A sistrum is a special kind of rattle that dates back to ancient Egypt.
It's a hand-held percussion instrument that was generally played by priestesses or the court musicians who entertained pharaohs and nobility.
In fact, if you look closely at hieroglyphics or books about Egyptian culture, you can see examples of this instrument in some of it's various shapes and sizes.
How can you make your own version? It's easy. First you need a few basic supplies:
- One wire coat hanger
- Electrical tape
- Two (unsharpened) pencils or small dowels
- Assorted buttons, jingle bells or metal washers
- A small amount of floral wire, jewelry wire, fishing twine or embroidery thread
- A wire-cutter
Putting it All Together
First, straighten out the curved end of the coat hanger. This will form the handle to your sistrum. To make a strong handle that is easier to hold, place two unsharpened pencils or wooden dowels next to the wire and slowly wrap it with electrical tape. Start at the bottom and wrap to the top. At the end, wind the electrical tape around the base of the sistrum to secure the handle in place.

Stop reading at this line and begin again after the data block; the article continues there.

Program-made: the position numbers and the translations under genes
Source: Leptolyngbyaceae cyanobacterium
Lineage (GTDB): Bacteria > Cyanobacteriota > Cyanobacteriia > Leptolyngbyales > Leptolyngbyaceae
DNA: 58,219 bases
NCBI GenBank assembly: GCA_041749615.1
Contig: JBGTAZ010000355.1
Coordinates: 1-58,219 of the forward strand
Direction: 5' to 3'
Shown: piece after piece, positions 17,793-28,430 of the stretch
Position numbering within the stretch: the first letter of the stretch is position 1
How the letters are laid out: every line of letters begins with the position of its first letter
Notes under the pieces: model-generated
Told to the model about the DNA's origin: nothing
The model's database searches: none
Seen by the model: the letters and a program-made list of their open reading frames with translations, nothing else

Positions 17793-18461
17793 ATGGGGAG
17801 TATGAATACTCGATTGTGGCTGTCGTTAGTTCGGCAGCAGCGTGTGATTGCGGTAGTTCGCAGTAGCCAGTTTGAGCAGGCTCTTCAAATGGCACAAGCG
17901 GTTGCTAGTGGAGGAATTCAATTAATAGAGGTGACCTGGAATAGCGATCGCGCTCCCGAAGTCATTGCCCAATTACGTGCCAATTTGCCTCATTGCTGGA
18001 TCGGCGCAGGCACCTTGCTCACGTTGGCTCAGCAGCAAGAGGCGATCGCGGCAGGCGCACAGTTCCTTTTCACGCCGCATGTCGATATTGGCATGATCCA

Then, use your wire cutters to cut the long side of your coat hanger in half: exactly in the middle; directly above the handle. Slowly and carefully bend each side down into the shape of your final instrument – somewhat like the letter "Y".
Use your electrical tape to fasten the two sides together on each side, leaving a space for two or three rows of bangles. Different colors of this type of tape can make the project even more decorative!
Finally, thread different kinds of buttons, jingle bells or metal washers onto a small piece of floral wire or jewelry wire. You can also use fishing twine or embroidery thread, but wire is better at keeping the bangles in place. Tie or secure the wire in place on each side and try out your instrument. It should make a pleasing sound when "swooshed" from one side to another.
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